Scrappin' it for Workin' it
By Laura Collins
Published in News on November 2, 2009 1:46 PM
Reporter Laura Collins empties aluminum cans after they were weighed on Can Day Wednesday at Goldsboro Iron and Metals.
The company: Goldsboro Iron and Metals
The Job: Scrap Yard Worker
The Location: Goldsboro
I thought I looked fine when I showed up to work at Goldsboro Iron and Metals.
"Hi, I'm Laura, from the News-Argus."
"Is that what you're wearing?" said manager Neil Sevier.
"I was planning on it."
About 30 minutes later, I realized the cause for his concern as I was carrying car batteries and stacking them. I briefly remembered a time when my friend put an old car battery in the back of her car and it ended up eating a hole through the floor mat.
"Is this car battery acid going to eat holes in my clothes?"
"Probably," Sevier said.
"'Probably' like 'definitely' or 'probably' like 'maybe?'" I ask for more clarification.
"I thought holes in your clothes are in style now anyway," he said, completely unconcerned.
That was the point I decided to move on to safer things, and spent some time weighing cans. Once a week, on Can Day Wednesday, they pay three more cents per pound. Though the prices change depending on the value of aluminum, this week they were paying 45 cents per pound.
The scrap yard has about 175 customers a day and approximately 5,000 customers who bring items to the scrap yard on a regular basis.
Every person who brings items is entered into a database, which helps the company ensure items brought to them aren't stolen. The most common items at the scrap yard are steel, aluminum and copper, but Owner Gregory Brown said they take almost anything.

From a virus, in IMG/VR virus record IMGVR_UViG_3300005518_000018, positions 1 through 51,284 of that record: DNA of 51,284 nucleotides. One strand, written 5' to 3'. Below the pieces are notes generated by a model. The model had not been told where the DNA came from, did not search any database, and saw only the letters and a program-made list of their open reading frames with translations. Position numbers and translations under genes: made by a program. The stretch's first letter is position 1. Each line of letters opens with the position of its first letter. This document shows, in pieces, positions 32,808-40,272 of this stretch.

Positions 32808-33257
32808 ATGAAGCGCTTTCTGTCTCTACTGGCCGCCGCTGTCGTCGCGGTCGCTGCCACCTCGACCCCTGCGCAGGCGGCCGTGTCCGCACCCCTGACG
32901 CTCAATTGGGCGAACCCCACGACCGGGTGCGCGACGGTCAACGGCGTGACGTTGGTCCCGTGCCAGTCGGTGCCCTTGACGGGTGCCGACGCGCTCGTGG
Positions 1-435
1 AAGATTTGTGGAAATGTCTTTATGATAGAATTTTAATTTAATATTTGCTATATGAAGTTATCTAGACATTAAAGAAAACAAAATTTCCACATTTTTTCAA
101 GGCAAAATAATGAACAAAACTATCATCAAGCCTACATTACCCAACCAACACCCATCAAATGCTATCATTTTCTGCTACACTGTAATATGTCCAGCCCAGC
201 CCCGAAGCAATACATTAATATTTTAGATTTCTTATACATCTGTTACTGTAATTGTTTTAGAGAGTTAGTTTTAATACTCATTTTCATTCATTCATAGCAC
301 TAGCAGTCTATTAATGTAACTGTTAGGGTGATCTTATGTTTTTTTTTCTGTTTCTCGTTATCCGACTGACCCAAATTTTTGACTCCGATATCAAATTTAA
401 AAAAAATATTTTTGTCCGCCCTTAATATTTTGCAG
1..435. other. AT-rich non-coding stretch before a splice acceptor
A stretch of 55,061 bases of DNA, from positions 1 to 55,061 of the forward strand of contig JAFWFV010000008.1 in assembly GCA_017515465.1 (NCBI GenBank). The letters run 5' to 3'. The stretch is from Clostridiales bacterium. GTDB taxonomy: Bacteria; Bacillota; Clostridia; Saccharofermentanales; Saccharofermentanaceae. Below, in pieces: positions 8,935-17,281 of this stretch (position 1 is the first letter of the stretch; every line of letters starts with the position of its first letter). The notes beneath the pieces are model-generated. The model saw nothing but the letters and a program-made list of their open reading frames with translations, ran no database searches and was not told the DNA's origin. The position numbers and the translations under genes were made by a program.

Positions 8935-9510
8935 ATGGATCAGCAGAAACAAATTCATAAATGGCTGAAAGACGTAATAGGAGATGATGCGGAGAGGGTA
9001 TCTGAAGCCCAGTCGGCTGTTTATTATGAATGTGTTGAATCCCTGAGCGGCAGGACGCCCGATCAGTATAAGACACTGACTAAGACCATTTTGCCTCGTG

"We buy car parts, washers, dryers, old boyfriends and mother-in-laws who are misbehaving," he joked, but then handed my a list with over a hundred different things they'll pay for and take off people's hands.
From the scrap yard, the metals are shipped in bulk and sold to a variety of places, including China and Korea.
"We sell our old metal to China and it comes back as an iPod," he said. "So not only is it not taking up space in our landfills, it's being recycled."
Next I join Wilber Pagan on the shaker table line. After the metal is shredded, it's dumped on a conveyer belt that shakes and bounces the scrap metal so any trash, wood or non-metal items can be removed. It's kind of like a mini scavenger hunt except the metal pieces are sharp and I'm pretty sure the shaker table somehow made me car sick.
I ended the day riding with Vince Atkinson, who drives a rolloff truck to different companies to pick up their scrap metal. At AP Parts we pick up about 20,000 pounds of mufflers.
As Atkinson, a 23-year employee of the scrap yard, drives his truck, people along the road honk or wave at him. He said he's been doing the job long enough, he's gotten used to some of the faces.
We pass a group of students getting home from school and they gesture for him to honk.
"I always honk when little kids go by and want you to do the horn for them because I used to do that," he said.
Working at the scrap yard is only the second job Atkinson has had and he says he loves it.
"I'm doing something different everyday," he said. "And everyday I live my dream. It was my childhood dream to become a truck driver."
His love for the job is refreshing and seeing how many people recognize him while driving his route seems to be the norm for the scrap yard. Both Paul Holmes, who buys the non-ferrous metals at the scrap yard, and Chris Talbot, the financial analyst, seem to be staples for the customers when they come.
"If they are a regular here, Paul or Chris knows them," Sevier said. "If they're sick for a day and I fill in, the first thing they ask is where's Paul or Chris."
Goldsboro Iron Metal Recycling, 801 N. John St., is open 8 a.m. to 4 p.m. Monday through Friday and 7:30 a.m. to noon Saturday.